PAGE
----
Depending on the certificate verifier implementation in use, it may be incorrect to treat an expired certificate as only expired. That is, a verifier may short-circuit and reject an expired certificate without checking that it is otherwise valid. Thus, making the warning UX less severe for expired certificates may be downright incorrect and insecure; it may be that there is some other, more severe security problem with the certificate that the verifier didn’t discover.

Still, suppose we write this off as a technical limitation and assume that the certificate verifier only tells us that the certificate is expired if expiration is truly the only error. Even then, there are security problems with treating expiration as a less severe error than other validation problems.

Here’s one example of this type of security problem. Expired certificates cannot generally be revoked. For example, a certificate may fall off, or not be added to, a CRL if it is expired. If an attacker compromises the key corresponding to an expired certificate, or compromises a key but then sits on it until the certificate expires, the legitimate certificate owner’s only line of defense is the browser warning UX for an expired certificate. That, in my opinion, is a compelling reason that the browser warning UX for an expired certificate should be as severe as for a known key compromise.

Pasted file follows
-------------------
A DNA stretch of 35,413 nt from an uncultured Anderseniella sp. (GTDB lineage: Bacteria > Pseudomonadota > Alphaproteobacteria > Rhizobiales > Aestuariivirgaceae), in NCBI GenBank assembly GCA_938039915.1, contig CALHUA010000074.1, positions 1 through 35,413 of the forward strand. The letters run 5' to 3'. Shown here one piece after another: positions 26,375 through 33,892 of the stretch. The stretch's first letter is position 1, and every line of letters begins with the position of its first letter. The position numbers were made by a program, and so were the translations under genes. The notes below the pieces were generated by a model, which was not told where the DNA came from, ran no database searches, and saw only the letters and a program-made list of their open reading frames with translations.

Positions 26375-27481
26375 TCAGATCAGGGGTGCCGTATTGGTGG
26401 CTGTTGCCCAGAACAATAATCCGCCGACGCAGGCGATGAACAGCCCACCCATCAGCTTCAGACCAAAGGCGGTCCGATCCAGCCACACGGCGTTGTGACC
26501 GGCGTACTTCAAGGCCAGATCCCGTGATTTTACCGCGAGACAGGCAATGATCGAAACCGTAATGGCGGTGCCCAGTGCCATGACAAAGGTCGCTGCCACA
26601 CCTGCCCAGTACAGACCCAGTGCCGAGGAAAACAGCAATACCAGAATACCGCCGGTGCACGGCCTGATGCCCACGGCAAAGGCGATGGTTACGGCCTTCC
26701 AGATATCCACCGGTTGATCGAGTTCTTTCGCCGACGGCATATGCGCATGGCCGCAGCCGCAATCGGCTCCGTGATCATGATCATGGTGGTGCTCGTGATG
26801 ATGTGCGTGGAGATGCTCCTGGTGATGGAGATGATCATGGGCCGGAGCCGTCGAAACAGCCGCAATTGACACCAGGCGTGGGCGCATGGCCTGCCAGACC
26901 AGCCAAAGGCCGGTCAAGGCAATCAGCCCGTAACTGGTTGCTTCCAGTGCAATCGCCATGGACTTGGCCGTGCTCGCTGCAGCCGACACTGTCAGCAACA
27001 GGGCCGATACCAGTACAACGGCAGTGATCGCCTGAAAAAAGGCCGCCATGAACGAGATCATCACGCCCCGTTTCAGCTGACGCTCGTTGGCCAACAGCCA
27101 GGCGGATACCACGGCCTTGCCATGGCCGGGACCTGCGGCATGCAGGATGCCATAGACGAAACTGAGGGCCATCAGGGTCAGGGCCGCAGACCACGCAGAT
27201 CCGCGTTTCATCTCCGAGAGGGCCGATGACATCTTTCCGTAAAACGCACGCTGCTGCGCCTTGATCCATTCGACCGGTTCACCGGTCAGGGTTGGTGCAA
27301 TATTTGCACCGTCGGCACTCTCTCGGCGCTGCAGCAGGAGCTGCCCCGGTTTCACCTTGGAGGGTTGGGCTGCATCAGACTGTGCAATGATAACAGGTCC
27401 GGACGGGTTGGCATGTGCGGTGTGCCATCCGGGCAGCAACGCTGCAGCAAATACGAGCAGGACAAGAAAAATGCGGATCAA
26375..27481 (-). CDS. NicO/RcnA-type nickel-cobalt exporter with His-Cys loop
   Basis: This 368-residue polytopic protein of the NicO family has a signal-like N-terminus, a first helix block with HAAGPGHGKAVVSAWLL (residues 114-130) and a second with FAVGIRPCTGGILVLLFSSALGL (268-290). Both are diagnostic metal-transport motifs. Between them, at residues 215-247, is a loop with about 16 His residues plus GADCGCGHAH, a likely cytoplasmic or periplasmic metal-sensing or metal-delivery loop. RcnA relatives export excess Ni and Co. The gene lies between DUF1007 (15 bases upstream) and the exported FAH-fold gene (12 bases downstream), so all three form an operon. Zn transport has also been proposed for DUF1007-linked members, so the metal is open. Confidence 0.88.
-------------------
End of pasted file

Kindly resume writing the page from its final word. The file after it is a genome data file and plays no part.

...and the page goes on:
More generally, a browser’s idea of a secure certificate evolves over time, and there’s no guarantee that an expired certificate conforms to the requirements that the browser has for certificates today. For example, suppose the browser introduces new audit requirements for CAs. After the point at which all certificates issued under the old audit requirements have expired, it no longer makes sense to treat expired certificates as if they are as secure as currently valid certificates, even if we didn’t care about the actual date validity of certificates. These older certificates were issued under weaker audit requirements and don’t conform to the browser’s current idea of security. Certificate expiration is part of how old ideas of security are phased out and new ones are phased in, but that evolution only works if expired certificates are actually treated as insecure.